Thanksgiving Feature- Guest Blogger Erika Neumayer from Rare Dirndl

We have a special Thanksgiving Guest Blogger today

I’m so excited to be issuing a special Thanksgiving Guest Blogger post today. I have been lucky enough to snag the uber-cool Chicago-based fashion designer Erika Neumayer of Rare Dirndl to write about The Deeper Meaning Behind Wearing a Dirndl.

Let me first say that Erika is one of the coolest people I’ve ever met. She reminds me of Helen Hunt in Girls Just Wanna Have Fun; she designs bad-ass Dirndls for a living; and is a blogger extraordinaire! But in addition to all of that, she is super-tight with her family. Her own strong family ties are evident in everything she does and fit so well with the UK Yankee focus on family that I invited Erika to come by and blog over here. So on this day that we Americans set aside for gratitude and family (and food!), sit back with an extra serving of pecan pie and have a read about the intricate structure of heritage and family that the Dirndl represents.

**for the unitiated, a Dirndl is the name of a traditional feminine dress worn in Austria, South Tyrol and Bavaria. It is based on the traditional clothing of Alps peasants (Thank you Wikipedia!)

Over to you Erika!

The Deeper Meaning Behind Wearing a Dirndl

The other day I was laying in savasana at the end of my yoga class and I was thinking about my grandparents. I was thinking to myself, “I hope when they look down on me from above they are proud”. And then I started thinking about how they were always so proud to see me in my dirndl. That got me thinking… there really is so much more meaning behind wearing a dirndl than just, “it’s what I have to wear to dance,” or “this one is my favorite color and makes me feel like a million bucks”, or “it’s just what you wear to Oktoberfest”.

Wearing a dirndl means so much more than that.

A picture of a Dirndl Thanksgiving Guest Blogger

If you are wearing your club tracht, then you are representing the entire club! The people who founded the club, who gave their time and most likely money to start an organization to keep their heritage alive. You represent your other club members, your friends and family that you dance with, laugh with and sing with.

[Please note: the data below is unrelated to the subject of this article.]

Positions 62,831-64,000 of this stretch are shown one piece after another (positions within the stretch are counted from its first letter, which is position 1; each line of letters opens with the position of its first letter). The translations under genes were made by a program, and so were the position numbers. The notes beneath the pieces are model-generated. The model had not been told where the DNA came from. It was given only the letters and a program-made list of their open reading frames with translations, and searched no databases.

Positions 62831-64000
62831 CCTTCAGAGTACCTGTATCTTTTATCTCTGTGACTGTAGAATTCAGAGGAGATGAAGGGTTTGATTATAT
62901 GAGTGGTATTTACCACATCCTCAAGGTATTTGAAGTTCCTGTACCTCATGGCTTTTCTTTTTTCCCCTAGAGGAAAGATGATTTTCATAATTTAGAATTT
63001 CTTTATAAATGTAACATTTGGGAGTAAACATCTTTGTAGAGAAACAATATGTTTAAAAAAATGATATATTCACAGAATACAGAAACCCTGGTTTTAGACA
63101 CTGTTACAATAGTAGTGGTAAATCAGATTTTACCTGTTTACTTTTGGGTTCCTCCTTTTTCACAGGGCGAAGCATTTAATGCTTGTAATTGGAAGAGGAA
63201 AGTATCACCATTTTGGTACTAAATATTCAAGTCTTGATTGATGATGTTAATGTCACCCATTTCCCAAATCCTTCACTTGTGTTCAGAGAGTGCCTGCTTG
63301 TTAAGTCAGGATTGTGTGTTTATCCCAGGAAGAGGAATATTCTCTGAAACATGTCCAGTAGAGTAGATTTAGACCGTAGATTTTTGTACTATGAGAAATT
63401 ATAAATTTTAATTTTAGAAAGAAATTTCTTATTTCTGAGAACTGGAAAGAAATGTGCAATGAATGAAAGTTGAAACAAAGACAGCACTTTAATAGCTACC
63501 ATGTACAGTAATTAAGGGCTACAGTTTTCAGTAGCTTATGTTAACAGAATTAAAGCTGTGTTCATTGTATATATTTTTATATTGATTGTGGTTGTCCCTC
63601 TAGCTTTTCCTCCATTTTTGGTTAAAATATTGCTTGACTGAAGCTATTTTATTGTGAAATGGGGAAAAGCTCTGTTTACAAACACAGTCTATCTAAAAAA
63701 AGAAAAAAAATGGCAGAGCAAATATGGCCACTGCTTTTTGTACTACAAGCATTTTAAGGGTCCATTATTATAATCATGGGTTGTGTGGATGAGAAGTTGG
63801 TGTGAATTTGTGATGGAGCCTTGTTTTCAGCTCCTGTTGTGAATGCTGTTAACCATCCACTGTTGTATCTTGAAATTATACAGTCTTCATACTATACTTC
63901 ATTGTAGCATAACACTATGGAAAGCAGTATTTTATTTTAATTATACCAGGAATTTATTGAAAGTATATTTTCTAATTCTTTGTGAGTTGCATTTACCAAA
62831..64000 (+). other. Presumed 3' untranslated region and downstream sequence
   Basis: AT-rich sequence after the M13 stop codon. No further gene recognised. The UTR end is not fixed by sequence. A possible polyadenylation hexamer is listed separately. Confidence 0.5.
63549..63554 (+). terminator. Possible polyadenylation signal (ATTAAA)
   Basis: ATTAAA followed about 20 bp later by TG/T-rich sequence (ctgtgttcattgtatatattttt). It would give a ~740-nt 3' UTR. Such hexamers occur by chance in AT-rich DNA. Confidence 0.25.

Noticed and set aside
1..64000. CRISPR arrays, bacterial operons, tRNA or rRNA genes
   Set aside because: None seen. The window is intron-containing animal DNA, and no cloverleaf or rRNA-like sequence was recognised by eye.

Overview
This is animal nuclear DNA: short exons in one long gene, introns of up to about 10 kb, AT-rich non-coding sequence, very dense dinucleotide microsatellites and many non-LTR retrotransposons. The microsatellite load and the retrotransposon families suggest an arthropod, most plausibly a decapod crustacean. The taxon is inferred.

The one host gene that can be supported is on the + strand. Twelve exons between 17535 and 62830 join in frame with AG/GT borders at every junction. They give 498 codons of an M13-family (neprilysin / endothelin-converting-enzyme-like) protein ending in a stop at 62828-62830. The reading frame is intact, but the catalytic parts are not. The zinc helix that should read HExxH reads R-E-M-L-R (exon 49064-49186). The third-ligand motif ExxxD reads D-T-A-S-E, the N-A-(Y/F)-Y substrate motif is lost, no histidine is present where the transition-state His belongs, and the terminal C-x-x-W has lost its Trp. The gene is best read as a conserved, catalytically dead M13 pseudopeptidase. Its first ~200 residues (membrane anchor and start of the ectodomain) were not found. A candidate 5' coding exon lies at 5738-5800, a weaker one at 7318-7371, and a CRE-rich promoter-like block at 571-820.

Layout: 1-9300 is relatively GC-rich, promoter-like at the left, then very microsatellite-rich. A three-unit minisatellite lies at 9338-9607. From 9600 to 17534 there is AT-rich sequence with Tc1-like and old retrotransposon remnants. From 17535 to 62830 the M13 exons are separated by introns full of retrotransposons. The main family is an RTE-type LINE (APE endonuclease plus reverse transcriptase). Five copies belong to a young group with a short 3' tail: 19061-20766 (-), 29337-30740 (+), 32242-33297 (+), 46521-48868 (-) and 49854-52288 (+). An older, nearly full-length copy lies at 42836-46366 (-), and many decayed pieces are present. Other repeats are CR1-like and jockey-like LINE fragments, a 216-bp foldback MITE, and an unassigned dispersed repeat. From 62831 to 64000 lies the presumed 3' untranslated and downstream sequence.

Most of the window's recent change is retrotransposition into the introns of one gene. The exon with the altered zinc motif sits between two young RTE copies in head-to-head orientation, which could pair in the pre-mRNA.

traditional german dancers Thanksgiving Guest Blogger

a young lady wearing a dirndl and dancing Thanksgiving Guest Blogger


If you are wearing a vintage dirndl, you’re representing the era or town that it came from. It might be an old club tracht, in which case all of the above applies. It might be your Mom’s or your Oma’s, and in wearing it, you are then honoring them, their style or their past. It might be a dirndl from a specific town that your family passed down. Then, just by wearing that garment you are proudly showing your love for your family’s heritage.


If you are wearing a modern dirndl, you’re representing your personal style… while simultaneously proudly symbolizing the cultural dress that came before it. A modern dirndl wasn’t born out of nowhere… it was inspired by the traditions and culture that existed for hundreds of years.

a bridal party posing for a phtogoraph Thanksgiving Guest Blogger



They may not have grown up in Bavaria, but my grandparents saw me wearing a dirndl as representative of their heritage just the same. And I think that’s how parents feel too. It’s kinda crazy to think that a garment can do all that, but I believe it does. No one has ever said, “Wow, {deep exhale} look at my daughter [granddaughter] in her jeans. Makes me so proud.”

a young woman wearing a dirndl and standing with her grandparents Thanksgiving Guest Blogger


Do I think everyone feels this way… no. Do the folks who got their “dirndl” aka beer wench costume on Amazon have a feeling of cultural pride, mmm… ich don’t think so. But I do hear from many customers that come back from festivals in Germany that they, “felt like they really ‘fit in’ wearing their dirndl”. They felt it too… the feeling of pride that wearing a dirndl brings.

So the next time you put your dirndl on, take a 2nd (or 4th ;-)) look in the mirror and give yourself a pat on the back for proudly representing all those who came before you; whether it’s your fellow club members, your family, or the locals and their heritage.


Erika Neumayer

Ever wonder which dirndl style you are? Click here to take our quiz and find out now! 


Happy Thanksgiving Everyone!

Thank you Erika, our Thanksgiving Guest Blogger, for sharing your own heritage and family over here at UK Yankee. I love the idea of passing garments from generation to generation. My family have passed quilts between generations and those too have their own story to tell!

Happy Thanksgiving to all of you, dear readers. When we go around the table to say what we are thankful for, I will be thankful for all the support I have received from my family and friends this year in launching The Baby Files: another special record of family heritage and love.

A banner that says love makes a family.


Leave a Reply

Your email address will not be published. Required fields are marked *